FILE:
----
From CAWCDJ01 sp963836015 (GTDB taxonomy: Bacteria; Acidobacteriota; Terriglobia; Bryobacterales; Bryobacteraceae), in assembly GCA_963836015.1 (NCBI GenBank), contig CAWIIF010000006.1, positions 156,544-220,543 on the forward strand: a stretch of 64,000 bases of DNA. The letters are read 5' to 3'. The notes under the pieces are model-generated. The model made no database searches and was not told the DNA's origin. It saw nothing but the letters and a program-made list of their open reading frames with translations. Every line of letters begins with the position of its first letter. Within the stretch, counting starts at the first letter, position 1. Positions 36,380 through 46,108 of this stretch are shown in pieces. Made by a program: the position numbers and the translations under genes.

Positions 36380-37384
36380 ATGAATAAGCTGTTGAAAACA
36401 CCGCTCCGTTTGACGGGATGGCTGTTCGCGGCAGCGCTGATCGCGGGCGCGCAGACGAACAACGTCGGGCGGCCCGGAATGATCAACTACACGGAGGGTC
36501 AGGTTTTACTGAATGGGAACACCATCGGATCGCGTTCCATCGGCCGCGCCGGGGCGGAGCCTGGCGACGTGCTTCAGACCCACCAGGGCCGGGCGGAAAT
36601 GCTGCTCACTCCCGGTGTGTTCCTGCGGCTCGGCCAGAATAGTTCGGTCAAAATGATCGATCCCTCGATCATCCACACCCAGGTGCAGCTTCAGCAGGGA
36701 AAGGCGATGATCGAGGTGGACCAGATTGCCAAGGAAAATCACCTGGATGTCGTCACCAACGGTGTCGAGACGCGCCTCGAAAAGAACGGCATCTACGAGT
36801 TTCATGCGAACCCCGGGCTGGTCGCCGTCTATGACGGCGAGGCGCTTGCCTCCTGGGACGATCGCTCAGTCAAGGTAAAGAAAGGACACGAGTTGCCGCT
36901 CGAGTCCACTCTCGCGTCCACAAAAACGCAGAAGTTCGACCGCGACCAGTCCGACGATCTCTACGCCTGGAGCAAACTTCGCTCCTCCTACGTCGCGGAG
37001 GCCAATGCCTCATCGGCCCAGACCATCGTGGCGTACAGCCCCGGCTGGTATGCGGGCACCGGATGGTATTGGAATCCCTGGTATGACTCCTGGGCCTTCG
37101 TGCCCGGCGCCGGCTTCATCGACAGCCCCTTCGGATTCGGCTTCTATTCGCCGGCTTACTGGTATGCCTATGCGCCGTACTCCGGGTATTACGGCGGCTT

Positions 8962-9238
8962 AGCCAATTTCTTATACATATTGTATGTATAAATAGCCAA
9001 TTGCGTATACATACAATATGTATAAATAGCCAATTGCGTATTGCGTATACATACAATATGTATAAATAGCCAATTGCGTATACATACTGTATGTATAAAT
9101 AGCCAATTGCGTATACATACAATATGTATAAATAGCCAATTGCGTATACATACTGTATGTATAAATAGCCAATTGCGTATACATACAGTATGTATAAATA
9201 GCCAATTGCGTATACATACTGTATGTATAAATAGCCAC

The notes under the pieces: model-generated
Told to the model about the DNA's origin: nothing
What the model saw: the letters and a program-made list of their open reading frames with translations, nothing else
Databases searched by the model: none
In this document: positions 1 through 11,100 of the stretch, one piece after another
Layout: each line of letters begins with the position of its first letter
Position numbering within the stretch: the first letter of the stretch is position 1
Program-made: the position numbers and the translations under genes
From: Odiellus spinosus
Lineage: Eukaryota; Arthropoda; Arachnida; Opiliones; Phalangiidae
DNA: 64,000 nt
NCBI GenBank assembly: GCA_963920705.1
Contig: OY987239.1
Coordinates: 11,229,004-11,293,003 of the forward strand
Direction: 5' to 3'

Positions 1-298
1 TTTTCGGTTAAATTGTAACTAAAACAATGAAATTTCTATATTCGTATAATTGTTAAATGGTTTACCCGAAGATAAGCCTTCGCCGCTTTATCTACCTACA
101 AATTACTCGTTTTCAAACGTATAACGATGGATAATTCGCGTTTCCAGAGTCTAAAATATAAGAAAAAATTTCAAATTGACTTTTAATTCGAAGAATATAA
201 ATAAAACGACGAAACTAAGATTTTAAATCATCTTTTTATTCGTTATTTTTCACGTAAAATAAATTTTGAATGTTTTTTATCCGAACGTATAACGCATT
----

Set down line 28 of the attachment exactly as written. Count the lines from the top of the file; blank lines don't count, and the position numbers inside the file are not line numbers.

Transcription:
NCBI GenBank assembly: GCA_963920705.1